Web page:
With a great deal of us in education (and the general populace) using so many different online tools and offline technology for various parts of our lives, linking some of these websites, programs, and even hardware would surely make our lives just a little bit easier! And that’s where If This Then That (www.ifttt.com) comes in with easy, user-friendly life (and education!) hacking.
Using various “channels” (aka websites, programs, and even hardware) you can create “recipes” (aka easy to make action or activity links between two or more channels) that automatically do something to one site when something happens on the other site. It follows the “if this happens, then that occurs” process (hence, the website name!).
- Starring an email on Gmail will send a copy of that email to Evernote
- Tweeting with a certain hashtag on Twitter will send that Tweet to a Google Doc
- When your Facebook profile picture changes, your Twitter profile picture will change to match
- Every time you like a track on SoundCloud, the track saves to your Dropbox
- If it is going to rain in your area, you will receive a text message
- When you post a picture to Instagram, it will post as a native Twitter picture
- Send certain RSS feed updates to your Hootsuite
And those few are part of the thousands of options using IFTTT!
Now, are you overwhelmed by the idea of creating these “recipes” for yourself? Do what I did–steal from other people! When you create recipes, you have the option to share them publicly on the website for others to use (you still maintain the credit, of course). So, for the first six months that I was using IFTTT, I exclusively used shared recipes that I found by searching the website until I was both brave and confident enough to try making a recipe on my own (and it worked!).
For educators, the uses are endless. If you, for example, have a class blog or several student blogs on blogger, you can send all new student posts to a Google Spreadsheet or Google Doc, which makes grading and seeing all those posts phenomenally much easier. Or maybe you have students using a Twitter hashtag to communicate in a college-level course. You can program IFTTT to send you a text message whenever someone uses that hashtag.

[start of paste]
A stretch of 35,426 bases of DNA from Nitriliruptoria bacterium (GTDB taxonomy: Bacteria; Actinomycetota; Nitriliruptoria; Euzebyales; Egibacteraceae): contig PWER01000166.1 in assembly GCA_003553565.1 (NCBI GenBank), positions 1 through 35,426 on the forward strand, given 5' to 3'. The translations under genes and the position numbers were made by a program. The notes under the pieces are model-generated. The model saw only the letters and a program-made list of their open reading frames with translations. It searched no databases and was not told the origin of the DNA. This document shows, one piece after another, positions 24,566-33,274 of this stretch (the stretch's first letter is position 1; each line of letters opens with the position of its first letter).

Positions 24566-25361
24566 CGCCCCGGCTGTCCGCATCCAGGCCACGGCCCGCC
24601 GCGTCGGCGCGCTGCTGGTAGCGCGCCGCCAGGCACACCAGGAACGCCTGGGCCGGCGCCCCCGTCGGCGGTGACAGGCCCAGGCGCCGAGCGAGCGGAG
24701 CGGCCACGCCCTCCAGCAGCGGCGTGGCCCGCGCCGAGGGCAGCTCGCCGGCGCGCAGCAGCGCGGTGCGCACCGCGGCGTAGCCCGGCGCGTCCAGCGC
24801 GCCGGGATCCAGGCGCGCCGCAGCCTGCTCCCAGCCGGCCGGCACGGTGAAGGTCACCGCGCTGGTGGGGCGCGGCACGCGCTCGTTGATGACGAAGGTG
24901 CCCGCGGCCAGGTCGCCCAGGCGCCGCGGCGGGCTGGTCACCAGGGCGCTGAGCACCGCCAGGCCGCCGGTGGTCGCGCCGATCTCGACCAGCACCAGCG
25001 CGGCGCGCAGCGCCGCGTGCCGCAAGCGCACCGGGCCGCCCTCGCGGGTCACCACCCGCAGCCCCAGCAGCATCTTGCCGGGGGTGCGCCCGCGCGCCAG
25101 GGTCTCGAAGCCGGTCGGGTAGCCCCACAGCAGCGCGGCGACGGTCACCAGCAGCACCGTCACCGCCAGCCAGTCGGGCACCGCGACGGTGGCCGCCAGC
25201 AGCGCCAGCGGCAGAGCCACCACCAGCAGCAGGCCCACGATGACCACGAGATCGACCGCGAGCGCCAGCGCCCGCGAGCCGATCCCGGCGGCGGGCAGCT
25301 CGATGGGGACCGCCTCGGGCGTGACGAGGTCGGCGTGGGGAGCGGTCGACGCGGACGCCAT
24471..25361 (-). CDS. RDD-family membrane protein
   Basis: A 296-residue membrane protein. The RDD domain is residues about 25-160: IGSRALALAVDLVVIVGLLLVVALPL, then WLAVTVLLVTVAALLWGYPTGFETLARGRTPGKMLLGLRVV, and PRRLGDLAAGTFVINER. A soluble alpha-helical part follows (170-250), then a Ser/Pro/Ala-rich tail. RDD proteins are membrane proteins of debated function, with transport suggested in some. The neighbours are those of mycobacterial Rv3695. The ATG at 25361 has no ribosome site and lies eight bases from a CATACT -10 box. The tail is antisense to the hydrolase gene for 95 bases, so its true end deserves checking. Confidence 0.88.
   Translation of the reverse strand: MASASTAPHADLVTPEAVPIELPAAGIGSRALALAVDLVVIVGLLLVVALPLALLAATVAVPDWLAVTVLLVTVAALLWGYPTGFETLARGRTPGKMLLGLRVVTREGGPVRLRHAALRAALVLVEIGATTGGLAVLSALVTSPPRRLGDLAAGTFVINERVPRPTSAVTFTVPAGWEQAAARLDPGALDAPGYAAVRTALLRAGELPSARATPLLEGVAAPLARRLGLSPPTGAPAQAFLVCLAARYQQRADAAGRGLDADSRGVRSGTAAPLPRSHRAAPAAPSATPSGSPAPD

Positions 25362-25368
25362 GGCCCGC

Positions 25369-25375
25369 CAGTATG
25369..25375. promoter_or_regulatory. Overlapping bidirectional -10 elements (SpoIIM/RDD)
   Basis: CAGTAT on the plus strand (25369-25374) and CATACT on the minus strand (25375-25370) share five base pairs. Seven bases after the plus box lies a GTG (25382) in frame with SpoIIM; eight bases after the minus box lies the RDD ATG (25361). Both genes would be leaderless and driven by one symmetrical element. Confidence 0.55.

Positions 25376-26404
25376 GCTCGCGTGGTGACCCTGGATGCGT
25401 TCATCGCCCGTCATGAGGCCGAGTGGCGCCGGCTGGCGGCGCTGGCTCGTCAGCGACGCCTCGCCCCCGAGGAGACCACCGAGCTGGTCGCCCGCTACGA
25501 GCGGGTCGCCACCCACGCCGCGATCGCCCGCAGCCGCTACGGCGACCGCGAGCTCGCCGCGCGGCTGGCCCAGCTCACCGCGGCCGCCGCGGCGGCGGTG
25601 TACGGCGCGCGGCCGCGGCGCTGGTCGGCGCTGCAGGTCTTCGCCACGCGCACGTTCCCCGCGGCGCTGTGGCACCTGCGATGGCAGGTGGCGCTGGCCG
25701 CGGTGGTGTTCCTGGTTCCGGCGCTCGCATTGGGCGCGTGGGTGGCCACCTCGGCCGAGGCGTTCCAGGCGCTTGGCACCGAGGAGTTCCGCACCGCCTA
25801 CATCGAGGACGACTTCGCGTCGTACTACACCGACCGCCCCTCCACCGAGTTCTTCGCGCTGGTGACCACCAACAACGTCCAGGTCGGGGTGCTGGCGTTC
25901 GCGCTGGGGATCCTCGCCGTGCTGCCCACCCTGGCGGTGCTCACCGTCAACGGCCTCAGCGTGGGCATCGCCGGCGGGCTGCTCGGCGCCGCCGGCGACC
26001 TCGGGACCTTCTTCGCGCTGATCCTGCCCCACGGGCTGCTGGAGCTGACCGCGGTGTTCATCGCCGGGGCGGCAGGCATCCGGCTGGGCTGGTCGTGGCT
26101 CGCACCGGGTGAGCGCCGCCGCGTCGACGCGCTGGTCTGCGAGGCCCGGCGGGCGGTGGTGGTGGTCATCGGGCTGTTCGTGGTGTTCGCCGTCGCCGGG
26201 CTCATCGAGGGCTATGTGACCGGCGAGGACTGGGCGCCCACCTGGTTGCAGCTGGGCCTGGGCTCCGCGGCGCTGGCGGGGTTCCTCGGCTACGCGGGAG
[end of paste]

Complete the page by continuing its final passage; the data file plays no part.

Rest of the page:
This morning, the many applicants of Google Teacher Academy Chicago are waiting to receive their notifications of acceptance on gmail. Most of the tweets on the #gtachi hashtag talk about haunting and refreshing their Gmail inboxes practically ever five minutes. I thought to myself, hey, there should be an easy way to be notified when I receive an email from the GTA crew. Then, I was inspired by a tweet from @martinmoran21 and his reference to something from the office:
Since I didn’t want to be dependent on my Gmail all day long, I decided to use IFTTT to make several recipes to act like receiving a “WUPHF!” I made the following recipes within fifteen minutes to activate when I received an email from ‘email@example.com.’
- Receive a phone call (from an automated service hosted by IFTTT) that lets me know when I receive an email
- Get a text message including subject line information when I receive the email
- Send a tweet including the #gtachi hashtag announcing the arrival of the Google Teacher Academy email
Future GTA applicants are welcome to use these recipes as well! Click on the links for each recipe described to see the details on IFTTT and copy to your own account. Once you decide to use someone else’s recipes, you can edit them as your own, so future applicants can change, for example, any reference to #gtachi that I have in a recipe.
Go ahead and do a some hacking of your digital life today using IFTTT. You will be pleasantly surprised at how much you will appreciate these little tricks!